The other big project that is in store for Silves is the expansion of the Algarve’s popular theme park Zoomarine, which is looking to ‘double in size’ – and this means expanding into Silves’ territory.
The project has already received a favourable declaration of environmental impact from the CCDR and Silves had “partially suspended” its PDM municipal plan to make the expansion possible.
As Rosa Palma says, “Silves tries to attract, stimulate and support everyone who wants to carry out sustainable and important investments in the municipality”.
“We are talking about a company that is one of the most important employers of Silves, which has been investing in good practices and has tried to create strategies to protect the environment and promote environmental education,” she told us.
Given the “jobs and wealth” that the expansion could generate for Silves, the council decided “it was important to not get in the way of the project”.
However, the mayoress points out that no decision was made before hearing from CCDR Algarve and the Portuguese environmental agency (APA), which both gave the plans a ‘thumbs up’.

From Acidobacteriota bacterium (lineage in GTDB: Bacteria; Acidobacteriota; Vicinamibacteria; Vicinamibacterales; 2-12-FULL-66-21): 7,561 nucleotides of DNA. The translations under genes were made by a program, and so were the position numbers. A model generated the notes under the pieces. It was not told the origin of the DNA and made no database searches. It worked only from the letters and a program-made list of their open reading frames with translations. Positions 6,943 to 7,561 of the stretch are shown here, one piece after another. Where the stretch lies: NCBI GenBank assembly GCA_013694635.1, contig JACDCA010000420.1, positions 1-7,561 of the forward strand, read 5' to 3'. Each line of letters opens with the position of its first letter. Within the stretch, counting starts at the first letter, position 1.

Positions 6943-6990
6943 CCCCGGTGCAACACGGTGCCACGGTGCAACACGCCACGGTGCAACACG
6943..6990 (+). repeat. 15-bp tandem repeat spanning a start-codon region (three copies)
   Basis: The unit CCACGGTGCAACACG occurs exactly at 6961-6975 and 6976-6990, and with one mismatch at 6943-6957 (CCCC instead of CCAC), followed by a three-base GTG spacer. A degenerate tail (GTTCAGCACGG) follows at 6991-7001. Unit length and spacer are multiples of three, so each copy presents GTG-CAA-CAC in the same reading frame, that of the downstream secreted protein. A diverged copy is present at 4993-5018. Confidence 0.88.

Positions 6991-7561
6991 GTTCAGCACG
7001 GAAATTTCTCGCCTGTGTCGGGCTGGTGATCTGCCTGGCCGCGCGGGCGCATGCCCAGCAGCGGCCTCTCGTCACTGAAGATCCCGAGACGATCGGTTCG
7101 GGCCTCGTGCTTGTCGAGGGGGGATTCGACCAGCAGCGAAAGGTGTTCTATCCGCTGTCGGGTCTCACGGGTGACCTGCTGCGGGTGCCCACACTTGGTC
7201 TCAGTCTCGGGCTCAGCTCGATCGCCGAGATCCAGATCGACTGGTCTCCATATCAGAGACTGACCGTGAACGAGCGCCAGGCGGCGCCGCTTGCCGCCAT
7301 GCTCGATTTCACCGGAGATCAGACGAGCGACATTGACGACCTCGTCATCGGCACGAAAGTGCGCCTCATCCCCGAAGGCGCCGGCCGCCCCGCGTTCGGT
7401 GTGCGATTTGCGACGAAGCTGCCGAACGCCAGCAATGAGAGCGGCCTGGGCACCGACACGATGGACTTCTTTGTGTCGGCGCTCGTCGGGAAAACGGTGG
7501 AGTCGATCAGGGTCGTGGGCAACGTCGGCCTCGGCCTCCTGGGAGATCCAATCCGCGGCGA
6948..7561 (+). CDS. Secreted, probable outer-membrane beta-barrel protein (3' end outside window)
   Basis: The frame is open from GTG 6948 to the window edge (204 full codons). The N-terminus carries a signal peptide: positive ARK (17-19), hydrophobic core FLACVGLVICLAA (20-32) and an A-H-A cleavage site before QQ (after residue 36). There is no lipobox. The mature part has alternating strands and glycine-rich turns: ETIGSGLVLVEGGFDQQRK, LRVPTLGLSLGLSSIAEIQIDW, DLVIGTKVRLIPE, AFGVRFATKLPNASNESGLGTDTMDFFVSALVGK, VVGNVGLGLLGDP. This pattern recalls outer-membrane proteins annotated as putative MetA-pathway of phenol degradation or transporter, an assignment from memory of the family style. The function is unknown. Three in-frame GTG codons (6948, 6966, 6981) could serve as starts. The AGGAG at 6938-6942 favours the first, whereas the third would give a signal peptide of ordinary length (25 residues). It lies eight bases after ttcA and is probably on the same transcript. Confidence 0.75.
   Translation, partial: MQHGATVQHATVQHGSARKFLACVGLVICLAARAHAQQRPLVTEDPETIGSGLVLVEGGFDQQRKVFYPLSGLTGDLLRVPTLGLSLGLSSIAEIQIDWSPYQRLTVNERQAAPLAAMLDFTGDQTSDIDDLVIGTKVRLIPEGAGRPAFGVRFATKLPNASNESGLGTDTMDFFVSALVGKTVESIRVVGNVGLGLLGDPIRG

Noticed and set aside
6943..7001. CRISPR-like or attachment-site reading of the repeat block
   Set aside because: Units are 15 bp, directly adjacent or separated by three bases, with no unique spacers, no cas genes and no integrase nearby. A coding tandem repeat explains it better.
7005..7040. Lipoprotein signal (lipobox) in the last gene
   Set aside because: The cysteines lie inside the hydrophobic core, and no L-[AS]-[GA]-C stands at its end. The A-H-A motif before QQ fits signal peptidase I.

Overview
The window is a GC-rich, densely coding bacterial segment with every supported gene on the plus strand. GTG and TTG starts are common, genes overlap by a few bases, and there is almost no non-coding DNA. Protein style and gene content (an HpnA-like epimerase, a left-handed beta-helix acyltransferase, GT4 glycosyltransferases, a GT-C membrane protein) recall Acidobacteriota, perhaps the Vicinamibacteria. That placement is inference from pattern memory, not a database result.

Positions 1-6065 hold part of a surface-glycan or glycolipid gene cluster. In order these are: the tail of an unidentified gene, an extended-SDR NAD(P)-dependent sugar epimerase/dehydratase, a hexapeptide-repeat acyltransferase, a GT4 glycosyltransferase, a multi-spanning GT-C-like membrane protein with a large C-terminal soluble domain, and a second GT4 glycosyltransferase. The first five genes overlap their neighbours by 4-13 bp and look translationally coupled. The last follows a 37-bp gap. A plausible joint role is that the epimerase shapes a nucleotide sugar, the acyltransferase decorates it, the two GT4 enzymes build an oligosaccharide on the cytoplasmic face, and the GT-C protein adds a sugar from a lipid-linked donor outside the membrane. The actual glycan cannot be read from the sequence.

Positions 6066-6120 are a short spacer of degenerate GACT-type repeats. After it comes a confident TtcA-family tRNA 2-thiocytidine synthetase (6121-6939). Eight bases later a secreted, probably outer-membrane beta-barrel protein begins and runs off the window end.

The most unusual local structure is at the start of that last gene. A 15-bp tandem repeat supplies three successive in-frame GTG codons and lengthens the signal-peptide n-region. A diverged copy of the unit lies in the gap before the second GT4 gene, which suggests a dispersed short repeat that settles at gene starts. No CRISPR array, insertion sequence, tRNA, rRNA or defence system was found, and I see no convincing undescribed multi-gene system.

Apart from all this, Rosa Palma stressed that there are other “big investments planned across our municipality, from the mountains to the sea, which will surprise many people”.
“Thumbs down” for Praia Grande project
One investment that she hopes “never moves forward”, however, is the project to build a “mega development” at Praia Grande near Lagoa dos Salgados.
The mayoress has opposed the plans ever since they were announced, and her opinion hasn’t changed.
“We announced our disagreement with this project from the start,” she told us, explaining that proceedings are underway to get a court order to halt any kind of works.
“For Praia Grande, we do not want more of the same. We want something more in line with nature, the fauna and flora.”
However, Silves is not just concerned about the traditional hotel sector.
The municipality has also been hard at work to make motorhomers feel welcome, with two existing motorhome stations in Silves and São Bartolomeu de Messines and another in the pipeline for São Marcos da Serra.